a) If your work is already published and you have the opportunity, thank the reviewer for taking the time to review your work but keep any objections or corrections or whimpers to yourself. (E.g., Thanks for taking the time to read and review my novel. I’m very pleased that you enjoyed the story.) Share your objections, corrections, or whimpers only with your trusted family, friends, or writing group members. If you want, write down your objections and corrections then review them at a later date; in hindsight, you might read them with less passion and be able to make use of the comments in your next work or in discussions with your editor or agent or publisher.
    If a reprint, online update, or new edition is intended, make notes about what action needs to be taken and when.
    If any comment from the reviewer raises questions about libel or errors in fact, address them immediately with your publisher.
    b) If your work is not yet published, use the comments to review your writing and re-draft, revise, finetune, correct, and query as necessary. Consider why this particular person is reviewing, what role he or she is playing—for example, if the reviewer’s expertise is medieval weaponry, her comments on historical accuracy in the siege scene should be weighed heavily. If a reviewer matches the profile for the targeted customer, but he doesn’t see what the product or service offers him, listen to that message. If the company president says that the web home page you wrote doesn’t match the brand well enough, listen up. Check to see if your understanding and the reviewer’s understanding of the basics (answers to What? Who? Why? How? and Where?) are the same.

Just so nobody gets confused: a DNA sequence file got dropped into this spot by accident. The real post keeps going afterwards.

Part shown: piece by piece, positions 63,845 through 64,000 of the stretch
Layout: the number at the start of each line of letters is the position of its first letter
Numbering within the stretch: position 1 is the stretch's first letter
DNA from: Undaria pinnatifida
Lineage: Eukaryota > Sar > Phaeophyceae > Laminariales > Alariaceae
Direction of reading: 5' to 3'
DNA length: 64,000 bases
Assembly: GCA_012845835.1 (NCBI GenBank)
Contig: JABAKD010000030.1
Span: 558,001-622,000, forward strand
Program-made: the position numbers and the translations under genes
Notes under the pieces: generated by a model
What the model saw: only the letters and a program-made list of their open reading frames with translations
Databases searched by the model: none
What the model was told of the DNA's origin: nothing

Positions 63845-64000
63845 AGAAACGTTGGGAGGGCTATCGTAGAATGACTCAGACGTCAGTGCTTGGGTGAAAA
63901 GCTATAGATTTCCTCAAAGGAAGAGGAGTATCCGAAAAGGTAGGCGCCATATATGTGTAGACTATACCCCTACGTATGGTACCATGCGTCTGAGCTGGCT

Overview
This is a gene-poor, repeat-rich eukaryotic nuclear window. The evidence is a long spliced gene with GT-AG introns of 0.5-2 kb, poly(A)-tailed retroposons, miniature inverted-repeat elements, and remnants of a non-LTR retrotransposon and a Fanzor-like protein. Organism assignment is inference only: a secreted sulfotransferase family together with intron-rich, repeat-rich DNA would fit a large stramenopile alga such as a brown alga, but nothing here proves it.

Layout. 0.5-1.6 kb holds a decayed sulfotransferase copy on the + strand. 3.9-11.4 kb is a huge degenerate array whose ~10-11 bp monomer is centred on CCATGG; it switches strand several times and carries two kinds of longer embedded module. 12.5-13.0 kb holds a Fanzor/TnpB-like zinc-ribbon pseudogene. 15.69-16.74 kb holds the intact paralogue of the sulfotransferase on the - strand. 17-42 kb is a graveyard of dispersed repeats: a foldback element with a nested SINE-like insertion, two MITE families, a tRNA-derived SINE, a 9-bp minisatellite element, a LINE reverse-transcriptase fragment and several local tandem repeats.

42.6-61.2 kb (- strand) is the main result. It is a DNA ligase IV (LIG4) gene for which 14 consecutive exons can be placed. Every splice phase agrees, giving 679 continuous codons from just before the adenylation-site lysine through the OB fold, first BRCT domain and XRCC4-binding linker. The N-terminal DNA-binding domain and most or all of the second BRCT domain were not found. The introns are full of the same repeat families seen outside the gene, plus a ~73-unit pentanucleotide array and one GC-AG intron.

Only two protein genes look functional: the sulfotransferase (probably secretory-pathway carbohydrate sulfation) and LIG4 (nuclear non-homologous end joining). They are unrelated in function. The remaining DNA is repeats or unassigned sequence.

5. At all costs, avoid rude, angry, or otherwise unprofessional responses. Sometimes this seems impossible. (E.g., You think: The review seems to come from another planet; did she even read the same manuscript? How dare he say that about my prose sweated out over one solid year, damn it! She says it’s long but she doesn’t even know what I cut from that already! Last time, they asked for X; I give them X and now they want Y! This is clear; it IS clear because I understand it….) It seems particularly difficult to feel “professional” when one has lost sleep, stressed, soldiered on with little or no pay, and nurtured something that feels very personal. Some authors liken writing a manuscript to pregnancy and giving birth; an editor is the midwife. Whatever the case, when you publish writing or participate in a review process before publication, you are asking for comment. Receive each review gracefully. Keep each in perspective. Weigh them. (If you have the luxury, choose which reviews to read.) And learn from the process.

Everyone loves to hear, “Yes, this is great! Wonderful! I love it. Awesome book! You are so amazing…” However, authors and editors tend to grow in their appreciation of careful, considered, thorough reviews that mix positive and negative and that show that the reviewer cares about the project, understands its goals, and advocates for the reader. These reviews are the gold in a career with words. If you’re in it for the long haul, look out for those reviews and learn from every one of them.

© Laura Edlund 2010